- Be presented openly to the people of Trinidad and Tobago before approved and agreed;
- Include the detailed approved functional/ technical/ quality requirements developed, the process used to determine the requirements and the qualifications of the expert who determined those requirements;
- Allow for some level of tendering even if the bidders are from within the countries with the Government to Government arrangements, to the extent the expertise exists in these countries;
- Ensure bids are evaluated in a manner to ensure they firstly meet functional/ technical/ quality requirements then cost requirements.
Transparency, Engagement, Value for Money
Position Proposal 3–Assess past procurement experience of Government to Government Arrangements
While it can be argued that Government to Government arrangements have been used since 1976 to obtain infrastructure, goods and services, this is a different time. Citizens, civil society organisations and many in the private sector are no longer prepared to be left out of the discussions and are demanding a new approach to project selection, financial arrangements and approval that involves higher levels of transparency, stakeholder engagement and value for money process of procurement.
The Honourable Minister of Finance presented the following examples of Government to Government arrangements.
- 2006 – arrangement with the Government of China for the construction and financing of the National Academy for the Performing Arts
- 2011 – arrangement with the Government of China for additional work to that NAPA building
- 2013 – arrangement with the Government of China for the construction and financing of the Couva children’s hospital
- 2013 – arrangement with China’s Exim Bank for the construction and financing of a number of sporting facilities: The Aquatic Centre, Couva, The Cycling Velodrome, Couva, The Racquet Sports Centre, Tacarigua and three Multipurpose Facilities (Sangre Grande, San Juan and Chaguanas)
- 2013 – arrangement with the Government of Austria for a design, construction and financing of a hospital in Point Fortin
- 2019 – arrangement with the Exim Bank (the EFIC) of Australia for the financing of two Cape-Class vessels as well as financing of two fast ferries, the APT James and the Buccoo Reef.
- 2019 – An arrangement with Austria following on the previous arrangement for the Point Fortin Hospital, for a new hospital in Sangre Grande
- 2018 – Arrangement with the Government of China for the construction of an industrial estate, Phoenix, Park, in the Couva area.
EUROCHAMTT believes that the experience with these projects, including the performance of the goods and service providers, the quality of the work, nature of the financing arrangement, collateral, terms and conditions agreed and current status of the agreement should be carefully assessed in order to come up with the annual guidelines to be submitted in the future to the Office, the Speaker and the Parliament for Government to Government arrangements.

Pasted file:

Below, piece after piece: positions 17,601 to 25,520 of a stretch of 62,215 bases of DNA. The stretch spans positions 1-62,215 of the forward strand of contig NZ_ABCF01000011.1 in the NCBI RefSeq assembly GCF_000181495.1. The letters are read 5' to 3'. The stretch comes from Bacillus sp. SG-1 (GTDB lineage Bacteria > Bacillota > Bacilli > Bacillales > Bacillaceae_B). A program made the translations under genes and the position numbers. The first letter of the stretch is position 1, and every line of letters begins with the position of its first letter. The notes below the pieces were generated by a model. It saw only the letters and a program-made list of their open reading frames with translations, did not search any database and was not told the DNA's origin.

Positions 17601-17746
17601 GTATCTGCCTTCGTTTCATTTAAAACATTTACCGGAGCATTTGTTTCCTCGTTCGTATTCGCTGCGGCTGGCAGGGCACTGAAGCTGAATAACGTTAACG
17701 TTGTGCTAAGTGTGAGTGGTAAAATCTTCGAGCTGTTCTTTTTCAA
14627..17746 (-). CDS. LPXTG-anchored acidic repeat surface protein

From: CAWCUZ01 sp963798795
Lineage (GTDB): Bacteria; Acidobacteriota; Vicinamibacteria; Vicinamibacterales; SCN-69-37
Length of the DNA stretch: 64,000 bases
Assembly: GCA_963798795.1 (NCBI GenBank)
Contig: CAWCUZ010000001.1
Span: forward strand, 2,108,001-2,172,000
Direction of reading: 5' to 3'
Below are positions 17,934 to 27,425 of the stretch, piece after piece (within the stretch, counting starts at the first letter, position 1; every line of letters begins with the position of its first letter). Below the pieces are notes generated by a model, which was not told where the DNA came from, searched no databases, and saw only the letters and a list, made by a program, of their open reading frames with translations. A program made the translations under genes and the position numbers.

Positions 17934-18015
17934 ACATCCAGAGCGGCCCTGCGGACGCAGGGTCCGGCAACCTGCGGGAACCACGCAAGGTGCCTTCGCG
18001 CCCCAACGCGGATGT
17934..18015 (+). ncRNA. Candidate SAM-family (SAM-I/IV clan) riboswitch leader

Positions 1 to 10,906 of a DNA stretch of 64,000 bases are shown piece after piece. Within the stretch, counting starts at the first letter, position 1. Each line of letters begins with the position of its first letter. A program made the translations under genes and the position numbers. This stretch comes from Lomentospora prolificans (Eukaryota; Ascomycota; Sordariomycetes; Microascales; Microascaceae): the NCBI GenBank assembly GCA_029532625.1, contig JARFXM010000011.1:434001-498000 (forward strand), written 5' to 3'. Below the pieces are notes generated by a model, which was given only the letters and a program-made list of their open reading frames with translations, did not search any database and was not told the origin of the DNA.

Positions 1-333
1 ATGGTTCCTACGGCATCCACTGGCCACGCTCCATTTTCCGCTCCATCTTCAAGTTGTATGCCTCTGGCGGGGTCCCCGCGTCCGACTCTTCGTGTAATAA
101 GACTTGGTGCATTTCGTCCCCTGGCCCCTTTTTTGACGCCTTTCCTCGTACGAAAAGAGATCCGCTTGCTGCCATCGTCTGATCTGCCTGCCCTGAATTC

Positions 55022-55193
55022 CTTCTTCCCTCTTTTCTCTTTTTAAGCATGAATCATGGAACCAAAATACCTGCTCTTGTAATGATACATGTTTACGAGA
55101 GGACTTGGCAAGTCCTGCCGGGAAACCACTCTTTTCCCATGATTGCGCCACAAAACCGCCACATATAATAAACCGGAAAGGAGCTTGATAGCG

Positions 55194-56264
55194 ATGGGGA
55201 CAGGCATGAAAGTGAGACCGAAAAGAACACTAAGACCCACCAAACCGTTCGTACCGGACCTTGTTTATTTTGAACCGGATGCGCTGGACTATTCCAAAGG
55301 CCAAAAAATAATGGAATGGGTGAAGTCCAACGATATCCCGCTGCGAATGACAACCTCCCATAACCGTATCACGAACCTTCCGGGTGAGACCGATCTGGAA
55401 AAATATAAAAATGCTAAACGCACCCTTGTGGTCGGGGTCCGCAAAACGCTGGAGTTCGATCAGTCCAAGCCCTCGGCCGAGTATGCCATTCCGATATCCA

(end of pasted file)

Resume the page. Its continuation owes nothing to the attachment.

Position 4 – Internationally Funded Projects
EUROCHAMTT is less concerned when projects are funded by international bodies such as the European Union, the Inter-American Development Bank, the World Bank and all of their affiliated entities. These bodies have financed projects in Trinidad and Tobago and are well known for their strict procurement regulations which form part of their agreements with Governments. These regulations are consistent with best practices in procurement regulation and promote high levels of transparency, accountability, value for money etc.
In Case of an Emergency
Position Proposal 5–Consider Alternative Contracts for Special Services
The need to select services in emergency, short time frames or specialist services where there may exist limited accessible available experts, may make it exceedingly difficult and costly to apply the normal procurement regulations. However, there are well established processes such as ‘framework’ contracts, shortlists or single offer contracts that provide for quick selection without compromise to transparency, integrity, accountability and value for money.
A framework contract is commonly used for multiple supplies, over a long term by a pre-approved supplier.
A shortlist approach may involve the presentation of 3 to 5 pre-qualified bidders known to have the expertise to supply the goods and services and a simple request for quotation for the specific service required at the time when needed. This may be applied for contracts below a certain value.
Single offers may be used when the expertise is very specialised and not easily available. This would require justification and proof.
In conclusion, good governance in procurement of goods and services is needed to aid this country’s future socio-economic development and even if certain situations are exempt from the procurement regulations, transparency, accountability, integrity in public office and value for money is expected. Therefore, no use of public funds should be without public scrutiny. EUROCHAMTT looks forward to the annual guidelines to be presented to Parliament for all exempt services.